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   I-Beam and Load Skates


I-beam and load skates are used generally for very short moves and final positioning of tanks, they utilize small steel wheels or rollers with good bearings so they roll easily and travel along a sturdy I-beam. The I-beam is set up in the direction you want to go and the tank is pushed along the I-beam rolling on the skates, it is a little trickier than this sounds’, proper alignment is of course paramount, but usually works well if everything is set up correctly. A better choice is the MTS Tank Turtle™ moving system that can take over the move at the arrival site or remove it from the departure site to where this system can take over. The Tank Turtle™ system is capable of positioning the tank exactly where and how you want it in the tightest of locations
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   MTS Tank Turtle™ Moving System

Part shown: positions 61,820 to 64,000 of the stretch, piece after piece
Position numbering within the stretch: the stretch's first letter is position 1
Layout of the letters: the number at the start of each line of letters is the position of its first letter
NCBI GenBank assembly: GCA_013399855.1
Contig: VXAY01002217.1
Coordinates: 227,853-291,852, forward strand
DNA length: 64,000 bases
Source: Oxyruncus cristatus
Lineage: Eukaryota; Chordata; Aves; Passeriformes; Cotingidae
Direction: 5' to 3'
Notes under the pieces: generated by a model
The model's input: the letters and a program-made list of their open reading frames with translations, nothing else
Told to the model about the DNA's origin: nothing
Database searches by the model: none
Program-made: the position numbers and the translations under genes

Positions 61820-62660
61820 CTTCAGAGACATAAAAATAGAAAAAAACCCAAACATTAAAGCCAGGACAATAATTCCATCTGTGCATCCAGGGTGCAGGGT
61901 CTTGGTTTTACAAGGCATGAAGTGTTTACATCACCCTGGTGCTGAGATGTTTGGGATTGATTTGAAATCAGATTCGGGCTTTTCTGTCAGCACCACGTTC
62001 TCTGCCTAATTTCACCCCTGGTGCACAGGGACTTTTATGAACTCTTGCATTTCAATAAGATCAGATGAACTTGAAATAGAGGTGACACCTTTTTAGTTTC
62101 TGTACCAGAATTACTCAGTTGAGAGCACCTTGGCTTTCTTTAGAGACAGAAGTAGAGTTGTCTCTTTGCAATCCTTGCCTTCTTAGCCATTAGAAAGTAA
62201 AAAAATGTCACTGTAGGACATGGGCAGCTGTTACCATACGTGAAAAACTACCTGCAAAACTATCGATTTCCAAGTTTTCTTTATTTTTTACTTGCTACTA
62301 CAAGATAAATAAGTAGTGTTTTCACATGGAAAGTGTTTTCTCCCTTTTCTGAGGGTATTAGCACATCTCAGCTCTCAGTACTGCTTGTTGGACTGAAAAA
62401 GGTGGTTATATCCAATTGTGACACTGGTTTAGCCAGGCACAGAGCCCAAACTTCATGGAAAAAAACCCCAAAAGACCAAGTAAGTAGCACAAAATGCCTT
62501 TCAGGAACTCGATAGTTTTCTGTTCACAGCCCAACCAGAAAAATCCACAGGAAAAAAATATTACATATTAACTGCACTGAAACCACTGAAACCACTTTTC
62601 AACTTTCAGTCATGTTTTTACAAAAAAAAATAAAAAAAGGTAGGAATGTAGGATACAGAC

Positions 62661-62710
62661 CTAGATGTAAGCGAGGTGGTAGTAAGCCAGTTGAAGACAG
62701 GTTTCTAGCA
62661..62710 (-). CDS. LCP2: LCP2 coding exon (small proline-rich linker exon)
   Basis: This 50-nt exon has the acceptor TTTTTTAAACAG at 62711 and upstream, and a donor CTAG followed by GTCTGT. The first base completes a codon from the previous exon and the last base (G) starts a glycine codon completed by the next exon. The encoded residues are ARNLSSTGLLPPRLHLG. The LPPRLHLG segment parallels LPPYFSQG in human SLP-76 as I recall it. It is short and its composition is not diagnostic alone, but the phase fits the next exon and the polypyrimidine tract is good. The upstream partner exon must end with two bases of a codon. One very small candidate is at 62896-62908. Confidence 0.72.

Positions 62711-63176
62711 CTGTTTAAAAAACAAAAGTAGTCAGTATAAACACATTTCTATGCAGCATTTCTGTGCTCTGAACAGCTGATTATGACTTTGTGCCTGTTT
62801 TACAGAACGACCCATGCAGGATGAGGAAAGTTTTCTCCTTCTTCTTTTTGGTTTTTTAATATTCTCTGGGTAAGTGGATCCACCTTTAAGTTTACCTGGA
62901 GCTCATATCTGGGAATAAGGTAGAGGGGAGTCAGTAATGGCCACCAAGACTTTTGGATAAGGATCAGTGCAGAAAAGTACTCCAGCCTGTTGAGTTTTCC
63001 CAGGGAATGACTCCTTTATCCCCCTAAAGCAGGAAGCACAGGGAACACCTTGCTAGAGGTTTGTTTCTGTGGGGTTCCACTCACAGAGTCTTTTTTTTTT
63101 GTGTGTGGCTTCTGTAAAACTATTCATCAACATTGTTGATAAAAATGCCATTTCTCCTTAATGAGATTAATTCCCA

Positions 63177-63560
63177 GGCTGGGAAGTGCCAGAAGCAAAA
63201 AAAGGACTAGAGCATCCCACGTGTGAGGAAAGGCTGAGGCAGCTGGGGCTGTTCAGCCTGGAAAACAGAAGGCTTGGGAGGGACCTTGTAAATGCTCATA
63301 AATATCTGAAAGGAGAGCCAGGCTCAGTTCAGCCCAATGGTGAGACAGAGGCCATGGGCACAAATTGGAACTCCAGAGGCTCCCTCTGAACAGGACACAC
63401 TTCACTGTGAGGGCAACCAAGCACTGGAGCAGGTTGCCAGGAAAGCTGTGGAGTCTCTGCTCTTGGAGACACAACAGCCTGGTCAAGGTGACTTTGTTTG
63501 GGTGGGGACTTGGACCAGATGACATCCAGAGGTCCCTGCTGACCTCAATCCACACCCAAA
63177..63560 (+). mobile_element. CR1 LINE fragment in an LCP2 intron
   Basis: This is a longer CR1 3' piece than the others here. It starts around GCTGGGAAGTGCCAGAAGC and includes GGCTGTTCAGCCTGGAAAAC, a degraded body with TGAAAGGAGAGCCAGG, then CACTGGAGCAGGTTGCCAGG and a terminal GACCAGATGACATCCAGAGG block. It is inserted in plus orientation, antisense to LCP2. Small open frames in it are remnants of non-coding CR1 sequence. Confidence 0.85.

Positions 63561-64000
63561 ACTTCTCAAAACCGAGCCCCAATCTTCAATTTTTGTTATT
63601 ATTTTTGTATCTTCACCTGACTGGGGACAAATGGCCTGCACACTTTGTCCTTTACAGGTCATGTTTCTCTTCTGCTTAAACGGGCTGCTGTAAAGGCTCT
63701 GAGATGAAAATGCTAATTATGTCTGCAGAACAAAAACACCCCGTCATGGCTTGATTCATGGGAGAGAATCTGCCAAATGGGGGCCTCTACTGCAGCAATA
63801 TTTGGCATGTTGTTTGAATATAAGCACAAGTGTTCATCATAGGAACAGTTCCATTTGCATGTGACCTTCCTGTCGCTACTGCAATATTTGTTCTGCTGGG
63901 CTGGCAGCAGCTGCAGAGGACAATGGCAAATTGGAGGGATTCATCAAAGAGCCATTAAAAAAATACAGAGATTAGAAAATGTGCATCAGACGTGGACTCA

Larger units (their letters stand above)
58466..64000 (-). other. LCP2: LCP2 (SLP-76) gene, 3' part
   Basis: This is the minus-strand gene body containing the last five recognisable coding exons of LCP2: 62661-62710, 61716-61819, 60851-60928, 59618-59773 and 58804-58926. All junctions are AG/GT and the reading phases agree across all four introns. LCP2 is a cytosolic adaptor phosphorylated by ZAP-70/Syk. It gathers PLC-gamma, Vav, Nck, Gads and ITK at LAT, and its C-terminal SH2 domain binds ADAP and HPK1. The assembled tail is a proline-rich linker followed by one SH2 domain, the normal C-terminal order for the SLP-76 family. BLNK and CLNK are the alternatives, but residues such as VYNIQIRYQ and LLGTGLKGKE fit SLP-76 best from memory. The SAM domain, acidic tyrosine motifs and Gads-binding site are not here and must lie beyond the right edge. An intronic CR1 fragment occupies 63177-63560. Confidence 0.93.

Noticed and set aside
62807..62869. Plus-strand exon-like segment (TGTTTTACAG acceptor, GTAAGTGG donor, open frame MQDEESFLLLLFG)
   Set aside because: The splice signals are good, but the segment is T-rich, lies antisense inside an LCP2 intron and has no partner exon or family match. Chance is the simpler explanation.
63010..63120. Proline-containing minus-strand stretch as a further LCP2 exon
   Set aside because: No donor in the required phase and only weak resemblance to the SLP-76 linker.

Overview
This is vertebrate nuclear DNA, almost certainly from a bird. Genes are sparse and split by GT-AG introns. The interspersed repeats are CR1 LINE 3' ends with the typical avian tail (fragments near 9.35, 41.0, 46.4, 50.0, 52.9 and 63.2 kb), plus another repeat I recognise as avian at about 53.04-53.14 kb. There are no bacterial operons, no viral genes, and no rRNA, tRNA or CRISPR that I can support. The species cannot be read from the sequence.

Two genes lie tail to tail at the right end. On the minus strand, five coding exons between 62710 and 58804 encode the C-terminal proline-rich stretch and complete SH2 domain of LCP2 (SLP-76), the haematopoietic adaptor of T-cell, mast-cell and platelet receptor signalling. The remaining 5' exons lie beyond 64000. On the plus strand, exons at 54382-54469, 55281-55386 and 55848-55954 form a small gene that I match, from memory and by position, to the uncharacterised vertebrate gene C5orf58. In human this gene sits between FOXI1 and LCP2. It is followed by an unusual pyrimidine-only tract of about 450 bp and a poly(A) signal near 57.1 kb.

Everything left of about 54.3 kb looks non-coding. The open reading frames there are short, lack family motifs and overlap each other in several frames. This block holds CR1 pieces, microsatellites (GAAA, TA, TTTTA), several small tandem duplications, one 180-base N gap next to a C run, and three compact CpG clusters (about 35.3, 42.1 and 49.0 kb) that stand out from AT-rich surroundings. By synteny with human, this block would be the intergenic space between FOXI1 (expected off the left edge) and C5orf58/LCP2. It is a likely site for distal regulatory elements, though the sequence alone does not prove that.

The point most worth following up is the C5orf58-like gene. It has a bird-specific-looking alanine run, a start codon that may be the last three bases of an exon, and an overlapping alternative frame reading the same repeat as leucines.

This system was developed by MTS and was born from over 40 years of heavy moving experience. It is extremely maneuverable and is capable of positioning a tank with pin point accuracy. It can travel up slopes and down hills, traverse soft ground without fear of getting stuck, rotate a tank in position, travel in any direction from any starting point. It has a very small jobsite footprint, the tank site is not encumbered with heavy equipment or tractors and cranes, no railway tracks need to be built, and very little preparation of the travel road is required. The turtles can walk over the tank pad without messing up the nice smooth finish, or even across a lawn with little disturbance, the system is very environmentally friendly that way. The Turtle can walk across a farmer’s field without harming the field, as long as it is done before planting or after harvest.